How many words from $5$ different letters can be formed out of $10$ consonants and $5$ vowels if 'a' is always one of the vowels and the words have at least $2$ consonants?

My approach to this has been like this:

$1$ way of choosing "a".

${10\choose 2}$ ways of choosing the two mandatory consonant.

${14\choose 2}$ ways of choosing the letters for the other two letters of the word.

$5!$ ways of rearranging everything.

So the answer is: $1{10\choose 2}{14\choose 2}5!$

Is this correct?

I think another approach could be calculate all the possible words and subtract the combinations for one vowel and the combinations from $2$ consonants, but I don't get the same result.

  • $\begingroup$ I don't understand the $14$. If you have excluded the $a$ and the two mandatory constants, you should be down to $12$ remaining. Also: You are double counting some combinations. Choosing $B,C$ as the mandatory constants and then choosing $F,G$ as the optional ones is the same as choosing $F,G$ as the mandatory ones and $C,D$ as the optional ones. $\endgroup$
    – lulu
    Commented Sep 26, 2018 at 14:03
  • 2
    $\begingroup$ Best to go by the number of constants. If you have exactly two then there are $\binom {10}2$ ways to choose them and $\binom 42$ ways to choose the extra vowels. If you have exactly three constants then it is $\binom {10}3$ and $\binom 41$ respectively. And so on. $\endgroup$
    – lulu
    Commented Sep 26, 2018 at 14:05
  • $\begingroup$ Why we should consider the ${4\choose 2}$ extra vowels? It is not included in the ${14\choose 2}$ letters for the two additional letters? $\endgroup$
    – Grouper
    Commented Sep 26, 2018 at 15:39
  • 1
    $\begingroup$ If I have a chosen the $a$ and exactly two consonants, then I have to choose exactly two vowels, hence $\binom 42$. I have no idea where your $14$ comes from. $\endgroup$
    – lulu
    Commented Sep 26, 2018 at 17:49
  • $\begingroup$ From all the letters needed to fill the other spaces. $15$ letters in total, minus the "a". $14$. $\endgroup$
    – Grouper
    Commented Sep 26, 2018 at 23:38

2 Answers 2


How many words with five different letters can be formed from ten consonants and five vowels if $a$ is always one of the vowels and the word contains at least two consonants?

Method 1: Consider cases, depending on the number of consonants. Since $a$ must be included, if you have at least two consonants, then the word contains either two, three, or four consonants, with the rest of the letters being vowels. A five-letter word with exactly $k$ of the ten consonants and an $a$ must contain $4 - k$ of the other four vowels. Hence, the number of words with exactly $k$ consonants is $$\binom{1}{1}\binom{10}{k}\binom{4}{4 - k}5! = \binom{10}{k}\binom{4}{4 - k}5!$$ Therefore, the number of admissible words is $$5!\sum_{k = 2}^{4} \binom{10}{k}\binom{4}{4 - k} = 5!\left[\binom{10}{2}\binom{4}{2} + \binom{10}{3}\binom{4}{1} + \binom{10}{4}\binom{4}{0}\right]$$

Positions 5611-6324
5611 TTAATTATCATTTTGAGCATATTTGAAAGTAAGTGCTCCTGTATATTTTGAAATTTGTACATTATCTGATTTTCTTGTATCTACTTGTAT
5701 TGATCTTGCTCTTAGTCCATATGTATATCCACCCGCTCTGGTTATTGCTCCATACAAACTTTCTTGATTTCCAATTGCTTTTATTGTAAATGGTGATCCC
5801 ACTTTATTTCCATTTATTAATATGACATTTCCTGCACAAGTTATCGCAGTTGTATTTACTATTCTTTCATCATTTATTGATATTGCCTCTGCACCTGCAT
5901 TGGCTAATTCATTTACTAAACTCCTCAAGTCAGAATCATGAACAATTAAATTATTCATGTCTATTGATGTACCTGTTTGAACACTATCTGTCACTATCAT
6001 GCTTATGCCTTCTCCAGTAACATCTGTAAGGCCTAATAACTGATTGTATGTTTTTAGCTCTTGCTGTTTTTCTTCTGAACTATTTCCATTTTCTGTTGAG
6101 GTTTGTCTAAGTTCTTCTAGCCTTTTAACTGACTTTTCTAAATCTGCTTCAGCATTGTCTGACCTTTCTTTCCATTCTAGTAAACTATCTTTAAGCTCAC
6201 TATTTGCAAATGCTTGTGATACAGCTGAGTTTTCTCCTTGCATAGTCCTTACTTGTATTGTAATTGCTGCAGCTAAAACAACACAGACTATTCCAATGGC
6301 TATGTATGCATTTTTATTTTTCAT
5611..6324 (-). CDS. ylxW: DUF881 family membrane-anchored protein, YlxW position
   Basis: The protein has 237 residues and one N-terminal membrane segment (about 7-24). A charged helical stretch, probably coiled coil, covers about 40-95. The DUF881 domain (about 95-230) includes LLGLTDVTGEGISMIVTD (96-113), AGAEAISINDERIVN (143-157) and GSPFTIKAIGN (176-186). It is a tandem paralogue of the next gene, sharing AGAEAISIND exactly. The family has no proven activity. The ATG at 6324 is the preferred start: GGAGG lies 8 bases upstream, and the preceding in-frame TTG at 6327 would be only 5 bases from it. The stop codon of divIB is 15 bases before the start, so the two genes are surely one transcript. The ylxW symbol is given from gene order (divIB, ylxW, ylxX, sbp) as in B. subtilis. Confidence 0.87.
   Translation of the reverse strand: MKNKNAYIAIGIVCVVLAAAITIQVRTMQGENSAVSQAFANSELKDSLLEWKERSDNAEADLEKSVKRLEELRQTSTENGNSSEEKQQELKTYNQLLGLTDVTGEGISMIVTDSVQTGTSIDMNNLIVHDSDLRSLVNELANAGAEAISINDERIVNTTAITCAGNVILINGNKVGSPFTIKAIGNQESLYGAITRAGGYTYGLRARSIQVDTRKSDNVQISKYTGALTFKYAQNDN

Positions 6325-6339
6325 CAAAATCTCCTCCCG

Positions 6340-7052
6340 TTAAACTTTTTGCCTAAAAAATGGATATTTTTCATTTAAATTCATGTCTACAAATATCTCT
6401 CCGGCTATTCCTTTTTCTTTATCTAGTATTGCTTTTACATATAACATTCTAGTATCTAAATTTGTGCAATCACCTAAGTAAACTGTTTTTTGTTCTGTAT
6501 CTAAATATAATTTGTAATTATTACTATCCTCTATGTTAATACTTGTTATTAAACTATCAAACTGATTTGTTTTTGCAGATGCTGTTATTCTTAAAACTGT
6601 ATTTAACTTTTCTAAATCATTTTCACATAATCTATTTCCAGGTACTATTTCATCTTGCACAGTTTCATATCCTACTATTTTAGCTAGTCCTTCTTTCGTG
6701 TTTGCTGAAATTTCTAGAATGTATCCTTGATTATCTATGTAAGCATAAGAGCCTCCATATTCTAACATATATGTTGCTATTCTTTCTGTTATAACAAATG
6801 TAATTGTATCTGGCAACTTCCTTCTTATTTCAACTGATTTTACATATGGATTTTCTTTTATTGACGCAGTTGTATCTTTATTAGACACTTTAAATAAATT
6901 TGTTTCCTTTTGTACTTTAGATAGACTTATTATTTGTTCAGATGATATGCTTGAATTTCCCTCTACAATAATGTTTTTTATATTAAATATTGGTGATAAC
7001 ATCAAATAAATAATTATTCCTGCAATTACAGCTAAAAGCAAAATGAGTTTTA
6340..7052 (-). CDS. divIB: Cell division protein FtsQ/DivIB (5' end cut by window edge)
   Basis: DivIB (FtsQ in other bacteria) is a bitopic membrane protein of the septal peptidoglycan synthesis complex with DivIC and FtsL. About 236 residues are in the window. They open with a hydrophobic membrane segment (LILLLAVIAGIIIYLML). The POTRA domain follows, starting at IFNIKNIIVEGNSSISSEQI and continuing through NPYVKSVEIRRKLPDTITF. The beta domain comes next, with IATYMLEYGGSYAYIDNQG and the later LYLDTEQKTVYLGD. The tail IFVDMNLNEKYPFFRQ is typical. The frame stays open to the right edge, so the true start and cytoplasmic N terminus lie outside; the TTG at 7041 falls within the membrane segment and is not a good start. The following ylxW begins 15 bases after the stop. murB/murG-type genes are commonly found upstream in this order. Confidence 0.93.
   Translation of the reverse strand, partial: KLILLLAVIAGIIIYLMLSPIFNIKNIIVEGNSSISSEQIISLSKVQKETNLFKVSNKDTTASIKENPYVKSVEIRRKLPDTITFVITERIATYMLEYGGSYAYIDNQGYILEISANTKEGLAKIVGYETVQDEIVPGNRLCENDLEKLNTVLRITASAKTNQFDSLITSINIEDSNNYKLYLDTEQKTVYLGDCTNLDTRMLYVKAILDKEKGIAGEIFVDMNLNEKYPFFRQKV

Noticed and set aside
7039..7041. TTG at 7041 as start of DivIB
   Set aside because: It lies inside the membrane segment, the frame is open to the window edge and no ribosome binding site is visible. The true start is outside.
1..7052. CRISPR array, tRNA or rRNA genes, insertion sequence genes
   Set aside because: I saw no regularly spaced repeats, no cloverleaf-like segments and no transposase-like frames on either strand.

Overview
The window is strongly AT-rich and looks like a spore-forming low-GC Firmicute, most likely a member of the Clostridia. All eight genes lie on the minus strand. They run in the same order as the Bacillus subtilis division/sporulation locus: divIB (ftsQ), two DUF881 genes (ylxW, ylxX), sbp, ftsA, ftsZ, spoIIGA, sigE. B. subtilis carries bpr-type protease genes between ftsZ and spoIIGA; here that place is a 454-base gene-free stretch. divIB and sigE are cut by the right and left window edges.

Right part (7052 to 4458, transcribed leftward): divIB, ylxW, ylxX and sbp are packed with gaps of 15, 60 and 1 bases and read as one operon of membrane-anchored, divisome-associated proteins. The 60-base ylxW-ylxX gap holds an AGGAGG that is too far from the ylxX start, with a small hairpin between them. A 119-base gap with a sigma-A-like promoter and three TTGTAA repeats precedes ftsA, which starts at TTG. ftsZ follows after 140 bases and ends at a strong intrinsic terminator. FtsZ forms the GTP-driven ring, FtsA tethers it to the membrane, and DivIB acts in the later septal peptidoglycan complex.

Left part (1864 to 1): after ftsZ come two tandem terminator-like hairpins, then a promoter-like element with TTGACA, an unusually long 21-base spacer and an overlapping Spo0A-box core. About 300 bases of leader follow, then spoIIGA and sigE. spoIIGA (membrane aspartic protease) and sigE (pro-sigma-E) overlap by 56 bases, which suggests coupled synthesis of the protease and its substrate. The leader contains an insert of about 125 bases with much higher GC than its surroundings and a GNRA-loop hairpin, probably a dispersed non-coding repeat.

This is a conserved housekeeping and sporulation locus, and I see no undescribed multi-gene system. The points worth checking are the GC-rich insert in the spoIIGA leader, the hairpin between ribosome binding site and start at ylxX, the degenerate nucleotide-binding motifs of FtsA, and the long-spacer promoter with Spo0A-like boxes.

What did you do wrong?

In your attempt you chose $a$, two consonants, and two additional letters, then arranged them. Since those letters must be different from those you have already selected, you only have $15 - 1 - 2 = 12$ (not $14$) letters left from which to choose. Had you noticed that your approach would have produced the answer $$\binom{1}{1}\binom{10}{2}\binom{12}{2}5!$$ However, that is still wrong. The reason is that by designating two of the consonants as the two consonants that must be included in the word, you count each arrangement with three consonants three times, once for each of the $\binom{3}{2}$ ways you could designate two of those three consonants as the designated consonants, and each arrangement with four consonants six times, once for each of the $\binom{4}{2}$ ways you could designate two of those four consonants as the designated consonants. Notice that $$5!\left[\color{red}{\binom{2}{2}}\binom{10}{2}\binom{4}{2} + \color{red}{\binom{3}{2}}\binom{10}{3}\binom{4}{1} + \color{red}{\binom{4}{2}}\binom{10}{4}\binom{4}{0}\right] = \binom{10}{2}\binom{12}{2}5!$$

Method 2: There are $\binom{15}{5}$ ways to select five of the fifteen available letters. From these, we subtract those that do not contain an $a$, of which there are $\binom{14}{5}$, those that do not contain a consonant, of which there are $\binom{5}{5}$, and those that contain a $a$ and only one consonant, of which there are $\binom{1}{1}\binom{10}{1}\binom{4}{3}$. We then multiply by the $5!$ ways of arranging five distinct letters, which yields $$5!\left[\binom{15}{5} - \binom{14}{5} - \binom{5}{5} - \binom{1}{1}\binom{10}{1}\binom{4}{3}\right]$$

  • 1
    $\begingroup$ Thank you for your insight. I'm having serious difficulties studying this topic on my own. $\endgroup$
    – Grouper
    Commented Sep 27, 2018 at 3:13

Here is an outline toward the solution, which I hope is helpful.

First, you need to be sure to pick the A. You can argue that the probability of picking the A and 4 non-A's in 5 draws without replacement is $1/3.$

Second, given that you have picked the A, @lulu has shown how to find the probability of picking 2 or more consonants.

Then $P(\text{A & 2 Cons})=P(\text{A})P(\text{2 Cons}|\text{A}) = 0.3196803.$

By the simulation below (using R) of a million such choices of five letters, we see that the answer is about 0.319 or 0.320.

ltr = c(1, rep(2,4), rep(3,10))  # 1=A, 2=Other Vowel, 3=Consonant
m = 10^6; a = c = numeric(m)
for (i in 1:m) {
  pick = sample(ltr, 5)
  a[i] = sum(pick==1)
  c[i] = sum(pick==3) }
mean(a==1 & c>=2)
[1] 0.319779

(1/3)*(choose(10,2)*choose(4,2) + choose(10, 3)*choose(4,1) +
[1] 0.3196803

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